E-Ride Glossary – Common Terms in scooters, ebikes and more

Brushless motor

Some motors have what are called brushes in them, which constantly rub against the moving part inside. Brushless motors don’t have this and as such, that part can’t wear out, making for a longer motor life. This kind of motor is also popular because it’s quieter and lighter.

Drive Inverter

While it sounds like something from StarTrek, a drive inverter has a fairly simple job. These devices are used with electric motors to control the speed and torque of the motor. They sit between the power supply and the motor and are also known as Variable Speed Drives (VSD) or frequecy converters.

They control how fast or slow the motor goes as well as making power consumption more efficient. There’s a really good explanation of drive inveters here. A drive inverter increases the power that goes into the motor.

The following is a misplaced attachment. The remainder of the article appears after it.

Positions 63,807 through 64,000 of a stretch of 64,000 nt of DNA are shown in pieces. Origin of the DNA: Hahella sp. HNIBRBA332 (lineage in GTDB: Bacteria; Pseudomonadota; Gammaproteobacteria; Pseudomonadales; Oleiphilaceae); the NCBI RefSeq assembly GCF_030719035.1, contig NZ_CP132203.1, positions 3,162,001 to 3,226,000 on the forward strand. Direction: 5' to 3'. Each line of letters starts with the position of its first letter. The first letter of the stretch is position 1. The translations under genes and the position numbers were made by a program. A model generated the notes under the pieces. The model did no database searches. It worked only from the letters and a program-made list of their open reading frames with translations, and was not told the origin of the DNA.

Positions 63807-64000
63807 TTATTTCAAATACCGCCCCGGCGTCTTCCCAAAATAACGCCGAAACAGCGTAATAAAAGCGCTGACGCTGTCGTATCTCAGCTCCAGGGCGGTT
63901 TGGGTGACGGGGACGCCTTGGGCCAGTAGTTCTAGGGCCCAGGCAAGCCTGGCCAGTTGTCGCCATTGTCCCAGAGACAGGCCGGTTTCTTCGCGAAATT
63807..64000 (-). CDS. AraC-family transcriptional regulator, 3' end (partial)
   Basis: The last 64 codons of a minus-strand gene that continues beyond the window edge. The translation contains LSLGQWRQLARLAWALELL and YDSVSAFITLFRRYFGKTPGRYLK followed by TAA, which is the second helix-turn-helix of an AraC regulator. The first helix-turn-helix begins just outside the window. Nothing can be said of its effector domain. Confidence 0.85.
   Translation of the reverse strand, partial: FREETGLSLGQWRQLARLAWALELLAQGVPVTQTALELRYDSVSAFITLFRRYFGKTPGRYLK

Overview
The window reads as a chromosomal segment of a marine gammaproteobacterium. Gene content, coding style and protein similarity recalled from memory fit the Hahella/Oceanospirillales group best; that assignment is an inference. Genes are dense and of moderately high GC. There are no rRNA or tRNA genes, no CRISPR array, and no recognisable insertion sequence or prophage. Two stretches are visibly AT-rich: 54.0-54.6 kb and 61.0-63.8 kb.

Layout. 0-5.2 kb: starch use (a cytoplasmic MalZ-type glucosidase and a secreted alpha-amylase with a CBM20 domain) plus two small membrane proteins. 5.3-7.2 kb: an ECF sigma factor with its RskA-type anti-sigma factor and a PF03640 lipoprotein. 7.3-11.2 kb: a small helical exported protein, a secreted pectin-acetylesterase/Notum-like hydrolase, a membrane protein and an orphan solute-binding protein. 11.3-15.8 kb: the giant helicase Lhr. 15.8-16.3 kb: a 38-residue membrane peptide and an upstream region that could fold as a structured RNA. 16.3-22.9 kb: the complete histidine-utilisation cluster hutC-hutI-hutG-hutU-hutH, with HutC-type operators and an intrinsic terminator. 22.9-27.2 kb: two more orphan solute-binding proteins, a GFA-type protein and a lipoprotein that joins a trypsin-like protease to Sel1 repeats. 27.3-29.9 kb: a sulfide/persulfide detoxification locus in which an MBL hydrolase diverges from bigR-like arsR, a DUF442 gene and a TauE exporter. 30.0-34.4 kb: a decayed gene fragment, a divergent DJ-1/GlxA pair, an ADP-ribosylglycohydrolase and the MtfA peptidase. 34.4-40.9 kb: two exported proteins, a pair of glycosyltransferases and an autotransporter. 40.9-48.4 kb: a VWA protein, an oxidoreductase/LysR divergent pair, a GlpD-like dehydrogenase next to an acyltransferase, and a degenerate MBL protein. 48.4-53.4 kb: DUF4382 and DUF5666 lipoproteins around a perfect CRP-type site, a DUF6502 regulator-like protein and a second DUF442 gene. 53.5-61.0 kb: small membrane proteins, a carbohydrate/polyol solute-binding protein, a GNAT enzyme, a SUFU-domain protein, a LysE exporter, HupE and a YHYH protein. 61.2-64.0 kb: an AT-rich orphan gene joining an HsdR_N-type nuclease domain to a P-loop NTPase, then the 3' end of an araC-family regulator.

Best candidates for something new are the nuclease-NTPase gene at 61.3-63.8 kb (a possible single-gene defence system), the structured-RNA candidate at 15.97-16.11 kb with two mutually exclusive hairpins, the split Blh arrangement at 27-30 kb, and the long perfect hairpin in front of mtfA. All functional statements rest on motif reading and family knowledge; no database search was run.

With something like an e-scooter, this means you can pull away, or stop gently rather than firing off awkwardly!

Ground clearance

The distance between the lowest part of the frame and the ground. This is worth checking out as some scooters don’t leave enough space here. The reason you need clearance here is to deal with potholes and other uneven surfaces.


A hoverboard is an electric vehicle that, despite its name, has two wheels and doesn’t actually do any hovering. It’s a horizontal board with two wheels no either end. Normally this would be impossible to ride but these electric vehicles use self-stabilising technology (the same as Segways) to keep your balance. They can also be converted into go-karts with one of the many commercially available kits.

Payload / Max Load

This is the maximum weight (in KG) that an electric scooter can take. Its worth noting however that this isn’t the optimal load. If your e-scooter says it can take 120kg, it can. But it doesn’t mean it will bomb up a slope happily at top speed with that load.

Regenerative brake system

This is a kind of brake technology that’s often found on electric vehicles and is common in cars and electric scooters. The main idea is to conserve energy. When braking, a lot of energy is wasted. A regenerative brake recycles that energy and adds it back into the battery.

The benefit is that you’ll have to charge your scooter less, and will enjoy a longer ride on each charge. Regenerative braking is also often combined with other types of braking, such as friction braking.